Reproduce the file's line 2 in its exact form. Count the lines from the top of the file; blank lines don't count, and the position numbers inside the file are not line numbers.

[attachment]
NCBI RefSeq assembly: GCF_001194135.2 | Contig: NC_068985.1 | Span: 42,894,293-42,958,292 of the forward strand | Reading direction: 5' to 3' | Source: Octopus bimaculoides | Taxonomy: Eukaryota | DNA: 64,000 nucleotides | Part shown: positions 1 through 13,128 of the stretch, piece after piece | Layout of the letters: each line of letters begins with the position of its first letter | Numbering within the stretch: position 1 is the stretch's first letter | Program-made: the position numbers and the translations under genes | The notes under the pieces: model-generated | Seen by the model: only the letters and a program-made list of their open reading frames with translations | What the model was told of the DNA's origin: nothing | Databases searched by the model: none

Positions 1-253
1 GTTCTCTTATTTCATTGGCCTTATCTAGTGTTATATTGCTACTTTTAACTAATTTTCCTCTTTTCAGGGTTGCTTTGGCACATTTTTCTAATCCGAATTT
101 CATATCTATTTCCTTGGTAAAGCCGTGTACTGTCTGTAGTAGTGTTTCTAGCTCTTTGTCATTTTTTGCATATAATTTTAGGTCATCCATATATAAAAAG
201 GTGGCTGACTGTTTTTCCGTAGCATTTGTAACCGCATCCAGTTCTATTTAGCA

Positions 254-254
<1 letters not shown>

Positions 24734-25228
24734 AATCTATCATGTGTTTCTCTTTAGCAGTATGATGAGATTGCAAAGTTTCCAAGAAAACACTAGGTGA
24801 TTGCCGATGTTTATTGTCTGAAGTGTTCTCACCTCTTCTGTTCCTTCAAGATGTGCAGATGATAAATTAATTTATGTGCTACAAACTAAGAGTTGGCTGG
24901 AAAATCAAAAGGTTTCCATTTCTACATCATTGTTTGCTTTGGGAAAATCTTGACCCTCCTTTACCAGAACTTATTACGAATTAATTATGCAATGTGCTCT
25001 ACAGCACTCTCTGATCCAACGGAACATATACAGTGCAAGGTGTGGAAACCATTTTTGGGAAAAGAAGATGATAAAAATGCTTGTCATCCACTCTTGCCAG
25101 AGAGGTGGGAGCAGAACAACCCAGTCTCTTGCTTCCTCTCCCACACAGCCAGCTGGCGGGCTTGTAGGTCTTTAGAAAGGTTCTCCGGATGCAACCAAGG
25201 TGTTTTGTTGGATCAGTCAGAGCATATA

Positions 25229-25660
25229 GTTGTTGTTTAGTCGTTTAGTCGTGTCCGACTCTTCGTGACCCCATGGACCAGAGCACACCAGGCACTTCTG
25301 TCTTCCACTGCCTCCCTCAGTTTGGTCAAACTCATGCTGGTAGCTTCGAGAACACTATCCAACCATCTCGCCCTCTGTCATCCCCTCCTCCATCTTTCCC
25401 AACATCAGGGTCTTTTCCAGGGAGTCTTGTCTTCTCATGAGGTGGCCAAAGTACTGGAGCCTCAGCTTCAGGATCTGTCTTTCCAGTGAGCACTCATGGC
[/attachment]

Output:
Positions 1-253